The Bank of Canada Cuts Rates for the First Time Since March 2020

  • The Bank of Canada cut its target for the overnight rate to 4.75 per cent, the Bank rate to 5 per cent, and the deposit rate to 4.75 per cent. This is in line with the prediction from our latest national forecast.
  • The global economy grew by 3.0 per cent in the first quarter of 2024. The United States economy had slower than expected growth from weakness in exports and inventories while the euro area and China both had stronger economies in the first quarter.
  • At 1.7 per cent (annualized), growth in Canada was weaker in the first quarter than anticipated by the Bank, due to weaker inventory investment. Meanwhile, household consumption grew around 3.0 per cent.
  • Despite businesses continuing to hire, labour market data suggests the economy is still in excess supply with employment growing at a slower pace than the working-age population and wage growth easing.
  • The Bank is continuing with its quantitative tightening. As of this announcement, the Bank’s Government of Canada bond holdings are sitting around $239 billion.
  • CPI inflation eased to 2.7 per cent in April. The Bank’s preferred measures of core inflation slowed, and three-month measures indicate downward momentum. Shelter price inflation remains an issue.
  • The Governing Council of the Bank of Canada is committed to restoring price stability but agreed that monetary policy no longer needs to be as restrictive. Recent data has increased the Bank’s confidence that inflation will continue moving towards its 2 per cent goal. The central bank is vigil of the evolution of core inflation and continues to focus on the balance of supply and demand, inflation expectations, wage growth, and corporate pricing behaviour.


Labor market conditions are still favourable for rate cuts, despite April’s employment surprise. April’s employment increase (+90,000) was the largest employment gain in the last 12 months and came above predictions. However, the rosy job numbers were tamped down from a large increase in Canada’s population (over 100,000). As gains in supply were roughly matched by demand, zero change was seen in the unemployment rate. An unemployment rate at its highest level since January 2022, combined with cooling wage growth, are a positive development for further interest rate cuts.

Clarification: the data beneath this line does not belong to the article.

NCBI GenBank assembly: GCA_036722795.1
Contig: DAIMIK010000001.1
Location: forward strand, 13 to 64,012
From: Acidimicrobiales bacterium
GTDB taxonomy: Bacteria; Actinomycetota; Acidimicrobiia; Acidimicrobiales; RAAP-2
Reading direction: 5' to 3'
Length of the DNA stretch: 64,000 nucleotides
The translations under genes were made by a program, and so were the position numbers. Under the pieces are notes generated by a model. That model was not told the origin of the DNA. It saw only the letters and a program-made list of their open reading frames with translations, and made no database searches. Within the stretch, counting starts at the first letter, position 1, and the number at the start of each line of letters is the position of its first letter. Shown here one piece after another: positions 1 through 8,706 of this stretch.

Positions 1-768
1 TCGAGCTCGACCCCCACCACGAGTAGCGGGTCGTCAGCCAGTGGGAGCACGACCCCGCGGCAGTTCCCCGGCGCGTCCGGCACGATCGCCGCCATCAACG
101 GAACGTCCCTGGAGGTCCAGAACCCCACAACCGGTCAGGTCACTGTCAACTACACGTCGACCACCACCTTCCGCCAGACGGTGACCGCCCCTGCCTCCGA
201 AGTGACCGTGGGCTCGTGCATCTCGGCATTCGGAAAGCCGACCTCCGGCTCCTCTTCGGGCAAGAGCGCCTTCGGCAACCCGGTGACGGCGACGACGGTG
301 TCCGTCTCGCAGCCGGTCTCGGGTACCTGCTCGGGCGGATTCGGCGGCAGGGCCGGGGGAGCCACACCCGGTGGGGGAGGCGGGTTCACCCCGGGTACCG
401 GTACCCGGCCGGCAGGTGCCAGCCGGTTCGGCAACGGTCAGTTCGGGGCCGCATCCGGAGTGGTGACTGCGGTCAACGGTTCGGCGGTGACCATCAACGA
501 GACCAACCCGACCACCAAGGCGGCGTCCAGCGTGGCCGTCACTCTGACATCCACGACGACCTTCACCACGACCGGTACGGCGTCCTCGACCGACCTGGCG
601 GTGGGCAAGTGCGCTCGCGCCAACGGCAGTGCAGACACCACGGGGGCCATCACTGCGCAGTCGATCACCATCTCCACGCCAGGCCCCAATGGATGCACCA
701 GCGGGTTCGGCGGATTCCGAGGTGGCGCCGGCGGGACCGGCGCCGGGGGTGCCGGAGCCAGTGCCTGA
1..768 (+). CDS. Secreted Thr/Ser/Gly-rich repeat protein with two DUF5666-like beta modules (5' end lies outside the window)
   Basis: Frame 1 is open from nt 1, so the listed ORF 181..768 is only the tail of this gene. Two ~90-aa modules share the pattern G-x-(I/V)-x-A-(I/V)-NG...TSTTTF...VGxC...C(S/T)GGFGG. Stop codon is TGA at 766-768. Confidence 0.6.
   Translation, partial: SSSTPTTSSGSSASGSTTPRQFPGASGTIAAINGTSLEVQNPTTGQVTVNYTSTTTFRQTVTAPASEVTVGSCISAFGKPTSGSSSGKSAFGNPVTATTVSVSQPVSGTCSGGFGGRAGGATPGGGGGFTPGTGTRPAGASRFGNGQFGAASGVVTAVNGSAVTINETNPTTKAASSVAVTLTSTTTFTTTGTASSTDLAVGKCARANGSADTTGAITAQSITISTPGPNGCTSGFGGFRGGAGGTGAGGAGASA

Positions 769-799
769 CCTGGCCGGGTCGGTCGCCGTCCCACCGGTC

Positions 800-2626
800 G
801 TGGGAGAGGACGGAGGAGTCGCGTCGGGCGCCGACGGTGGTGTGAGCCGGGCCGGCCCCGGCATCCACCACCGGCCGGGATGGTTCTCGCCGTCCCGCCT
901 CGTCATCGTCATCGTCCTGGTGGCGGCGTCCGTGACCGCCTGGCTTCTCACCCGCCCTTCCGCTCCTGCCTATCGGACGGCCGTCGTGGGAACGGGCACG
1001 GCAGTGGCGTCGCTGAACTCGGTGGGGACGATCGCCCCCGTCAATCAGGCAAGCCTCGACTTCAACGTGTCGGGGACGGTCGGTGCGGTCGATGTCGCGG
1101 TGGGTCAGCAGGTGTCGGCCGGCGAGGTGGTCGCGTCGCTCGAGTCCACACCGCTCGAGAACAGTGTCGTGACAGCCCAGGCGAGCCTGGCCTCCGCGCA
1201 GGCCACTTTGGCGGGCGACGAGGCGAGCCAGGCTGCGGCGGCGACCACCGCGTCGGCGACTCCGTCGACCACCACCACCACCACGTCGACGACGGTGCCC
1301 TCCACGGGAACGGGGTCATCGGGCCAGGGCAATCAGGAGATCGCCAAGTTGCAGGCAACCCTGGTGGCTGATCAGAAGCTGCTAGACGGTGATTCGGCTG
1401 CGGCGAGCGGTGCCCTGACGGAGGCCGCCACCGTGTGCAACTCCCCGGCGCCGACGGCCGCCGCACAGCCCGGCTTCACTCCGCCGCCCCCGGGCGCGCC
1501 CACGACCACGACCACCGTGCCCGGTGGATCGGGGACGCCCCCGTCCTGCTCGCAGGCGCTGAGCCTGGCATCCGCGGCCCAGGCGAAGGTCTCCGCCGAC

High inflation for fuel and rent are keeping inflation expectations high. Although consumers’ expected price growth of essentials has eased, their short-term expectations remain high. In the Bank’s most recent survey of consumer expectations, respondents identified food prices, followed by rent and fuel costs, as the top factors influencing their perceptions of future inflation. While the most recent CPI numbers from April showed growth in food prices falling within a desirable range (2.3 per cent year-over-year), rented accommodation increased 7.9 per cent and gasoline costs rose 6.1 per cent over the same period. Gasoline prices have also showed strong monthly gains, up 7.9 per cent from March, largely due to a changeover in blends. Increases in these essential categories are likely keeping perceptions on inflation elevated.

Housing affordability will remain a challenge as rates fall. Given the high cost of shelter, housing affordability has been at the top of mind for many Canadians. In addition to rentals, recent data from Statistics Canada showed a 25.4 per cent increase in mortgage interest costs in March compared to a year earlier. Average home purchase prices have also remained high despite some pullback in 2023. As interest rates fall and new measures to address affordability are introduced, housing supply will pick up, but only modestly. In our view, the path to better affordability is still quite rocky.

For a better understanding of Canada’s economic outlook please visit our 5-year Canadian outlooks.